THE ECONOMIST HAS run a special briefing in its latest weekly issue on China that makes the same points on demographics and debt that I’ve been making in the blog since 2011.
“China’s working-age population has been declining for about a decade. Last year its population as a whole peaked, and India has now overtaken it. The Communist Party’s attempts to convince Chinese couples to have more children are not working,” wrote The Economist in its 12 May issue.
“As China ages, it will have to devote more of its economic energies to serving the elderly, leaving less to invest in new kit and capacity. What is more, after decades of rapid capital accumulation, the returns to new investments are diminishing,” the magazine added.
We can see these diminishing returns in the real estate sector, where oversupply in housing and the worryingly high levels of debt of property developers led to Beijing’s decision in August 2021 to restructure real estate.
A problem is that with births per mother at just 1.2 children in 2022, according to the UN Population Centre – and with births per mother in China below the population replacement rate of 2.1 since 2001 – fewer young couples are getting married. This is reducing the demand for housing.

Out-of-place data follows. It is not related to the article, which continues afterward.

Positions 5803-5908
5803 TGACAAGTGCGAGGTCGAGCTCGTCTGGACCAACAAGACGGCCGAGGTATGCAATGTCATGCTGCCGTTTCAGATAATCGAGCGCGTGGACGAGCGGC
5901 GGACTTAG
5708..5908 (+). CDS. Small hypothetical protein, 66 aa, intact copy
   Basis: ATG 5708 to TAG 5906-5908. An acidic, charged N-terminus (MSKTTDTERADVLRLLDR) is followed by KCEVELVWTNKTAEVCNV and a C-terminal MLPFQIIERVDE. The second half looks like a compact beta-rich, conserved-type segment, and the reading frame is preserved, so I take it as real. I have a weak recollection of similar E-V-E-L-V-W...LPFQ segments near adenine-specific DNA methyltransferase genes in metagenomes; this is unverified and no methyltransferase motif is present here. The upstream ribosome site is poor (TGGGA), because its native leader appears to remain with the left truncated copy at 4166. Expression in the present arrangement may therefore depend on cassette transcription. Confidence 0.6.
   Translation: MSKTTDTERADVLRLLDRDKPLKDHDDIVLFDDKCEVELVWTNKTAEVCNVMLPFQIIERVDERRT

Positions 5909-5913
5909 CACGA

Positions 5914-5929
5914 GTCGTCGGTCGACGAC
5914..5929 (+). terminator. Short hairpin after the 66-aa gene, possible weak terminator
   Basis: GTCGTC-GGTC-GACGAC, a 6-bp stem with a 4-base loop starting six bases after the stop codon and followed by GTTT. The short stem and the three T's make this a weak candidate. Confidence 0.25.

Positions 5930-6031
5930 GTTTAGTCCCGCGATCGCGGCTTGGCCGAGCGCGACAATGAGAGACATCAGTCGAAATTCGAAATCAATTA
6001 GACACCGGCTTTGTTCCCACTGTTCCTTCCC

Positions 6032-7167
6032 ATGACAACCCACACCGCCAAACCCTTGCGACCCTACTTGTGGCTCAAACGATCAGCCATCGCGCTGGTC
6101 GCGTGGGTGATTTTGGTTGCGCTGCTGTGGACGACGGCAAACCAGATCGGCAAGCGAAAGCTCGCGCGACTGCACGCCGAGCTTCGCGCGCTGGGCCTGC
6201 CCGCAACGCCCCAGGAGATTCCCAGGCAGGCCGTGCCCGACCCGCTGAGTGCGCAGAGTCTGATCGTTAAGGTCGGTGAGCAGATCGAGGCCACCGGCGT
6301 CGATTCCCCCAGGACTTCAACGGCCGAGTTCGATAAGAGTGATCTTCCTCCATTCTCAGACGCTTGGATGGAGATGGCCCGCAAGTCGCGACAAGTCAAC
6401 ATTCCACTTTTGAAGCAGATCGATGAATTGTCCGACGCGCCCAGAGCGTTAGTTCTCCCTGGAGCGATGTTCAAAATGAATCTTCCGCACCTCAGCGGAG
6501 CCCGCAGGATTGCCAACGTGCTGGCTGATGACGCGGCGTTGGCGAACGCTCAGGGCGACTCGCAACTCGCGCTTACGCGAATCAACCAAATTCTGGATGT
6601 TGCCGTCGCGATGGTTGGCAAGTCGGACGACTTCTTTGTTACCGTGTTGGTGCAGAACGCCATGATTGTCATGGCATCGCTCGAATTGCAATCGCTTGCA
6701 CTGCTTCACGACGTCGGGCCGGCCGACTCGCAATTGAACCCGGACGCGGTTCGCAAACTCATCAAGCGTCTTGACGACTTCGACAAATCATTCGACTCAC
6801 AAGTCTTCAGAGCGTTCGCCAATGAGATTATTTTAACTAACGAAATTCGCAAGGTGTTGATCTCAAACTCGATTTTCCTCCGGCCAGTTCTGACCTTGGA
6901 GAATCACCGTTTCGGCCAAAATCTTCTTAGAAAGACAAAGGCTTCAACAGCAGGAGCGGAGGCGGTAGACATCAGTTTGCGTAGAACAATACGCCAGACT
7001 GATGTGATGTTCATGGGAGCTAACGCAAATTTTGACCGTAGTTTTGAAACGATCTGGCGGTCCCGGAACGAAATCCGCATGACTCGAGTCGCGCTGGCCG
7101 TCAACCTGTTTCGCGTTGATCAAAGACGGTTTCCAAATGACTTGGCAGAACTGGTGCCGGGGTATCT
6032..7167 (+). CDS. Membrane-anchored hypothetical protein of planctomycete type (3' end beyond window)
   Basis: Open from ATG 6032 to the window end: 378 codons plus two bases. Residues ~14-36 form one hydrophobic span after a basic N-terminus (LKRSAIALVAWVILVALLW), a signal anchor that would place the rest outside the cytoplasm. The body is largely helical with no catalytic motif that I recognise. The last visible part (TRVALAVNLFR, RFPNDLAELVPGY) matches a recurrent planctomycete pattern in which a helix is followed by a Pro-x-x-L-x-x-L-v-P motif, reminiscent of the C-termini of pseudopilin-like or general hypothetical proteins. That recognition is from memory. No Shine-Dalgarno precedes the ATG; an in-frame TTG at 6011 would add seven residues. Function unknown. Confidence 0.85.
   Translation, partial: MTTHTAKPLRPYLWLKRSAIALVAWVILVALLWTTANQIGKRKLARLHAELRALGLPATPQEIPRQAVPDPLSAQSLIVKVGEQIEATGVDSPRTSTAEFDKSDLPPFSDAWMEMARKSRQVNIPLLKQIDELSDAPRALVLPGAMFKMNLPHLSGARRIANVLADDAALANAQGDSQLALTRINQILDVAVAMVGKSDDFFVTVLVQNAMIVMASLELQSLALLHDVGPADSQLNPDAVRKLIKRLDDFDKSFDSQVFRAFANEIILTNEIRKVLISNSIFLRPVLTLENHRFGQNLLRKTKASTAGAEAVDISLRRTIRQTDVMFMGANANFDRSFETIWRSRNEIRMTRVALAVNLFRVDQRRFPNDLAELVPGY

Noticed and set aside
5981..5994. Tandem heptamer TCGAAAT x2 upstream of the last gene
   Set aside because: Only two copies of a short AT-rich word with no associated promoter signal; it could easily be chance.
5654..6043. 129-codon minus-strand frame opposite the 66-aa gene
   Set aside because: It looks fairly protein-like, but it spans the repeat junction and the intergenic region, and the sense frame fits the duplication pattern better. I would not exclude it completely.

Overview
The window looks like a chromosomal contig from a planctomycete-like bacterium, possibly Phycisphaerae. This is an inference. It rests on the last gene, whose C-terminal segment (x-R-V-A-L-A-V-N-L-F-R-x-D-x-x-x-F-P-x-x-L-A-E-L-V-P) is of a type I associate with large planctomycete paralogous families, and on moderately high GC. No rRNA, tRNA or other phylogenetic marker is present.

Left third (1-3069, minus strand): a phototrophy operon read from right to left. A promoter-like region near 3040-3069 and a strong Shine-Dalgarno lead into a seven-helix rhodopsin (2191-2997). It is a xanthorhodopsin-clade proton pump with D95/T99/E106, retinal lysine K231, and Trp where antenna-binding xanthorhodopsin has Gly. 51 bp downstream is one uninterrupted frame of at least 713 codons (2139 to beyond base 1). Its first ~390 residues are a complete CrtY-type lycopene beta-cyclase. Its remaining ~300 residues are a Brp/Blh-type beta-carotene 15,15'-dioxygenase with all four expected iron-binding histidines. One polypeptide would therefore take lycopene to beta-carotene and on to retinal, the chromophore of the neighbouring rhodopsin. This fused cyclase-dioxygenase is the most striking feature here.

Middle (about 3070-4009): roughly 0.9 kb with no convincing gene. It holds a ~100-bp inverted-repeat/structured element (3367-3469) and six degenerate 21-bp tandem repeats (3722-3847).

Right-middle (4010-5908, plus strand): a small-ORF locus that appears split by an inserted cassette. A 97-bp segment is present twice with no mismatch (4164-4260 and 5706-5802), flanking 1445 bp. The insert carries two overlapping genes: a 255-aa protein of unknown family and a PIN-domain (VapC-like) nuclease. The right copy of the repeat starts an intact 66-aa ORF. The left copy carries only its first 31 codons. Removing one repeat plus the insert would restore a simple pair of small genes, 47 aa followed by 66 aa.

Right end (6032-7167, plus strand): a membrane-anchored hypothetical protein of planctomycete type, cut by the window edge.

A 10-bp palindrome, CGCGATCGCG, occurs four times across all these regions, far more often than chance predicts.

Further, as I’ve been highlighting since August 2021 when property prices began to fall, the old government “put option” no longer applies. The put option -a government guarantee that real estate values would never fall – gave investors huge confidence to gamble on buying one or more properties.
The “economic energies” devoted to serving the elderly that The Economist refers to include higher savings rates to meet increasing healthcare and pension costs – another disincentive to invest in real estate.
Diminishing returns on new investments also applies to infrastructure, the old tried and trusted approach of boosting GDP growth. As The Economist again wrote in its latest issue “A new high-speed rail line across mountainous Tibet yields far smaller benefits at much greater cost than connecting Beijing and Shanghai, for instance.”
This makes the very interesting point that because China already has excellent infrastructure in the cities and provinces where most of its population is concentrated, the “bang for the buck” of building new rail lines etc. in less populous areas is lower.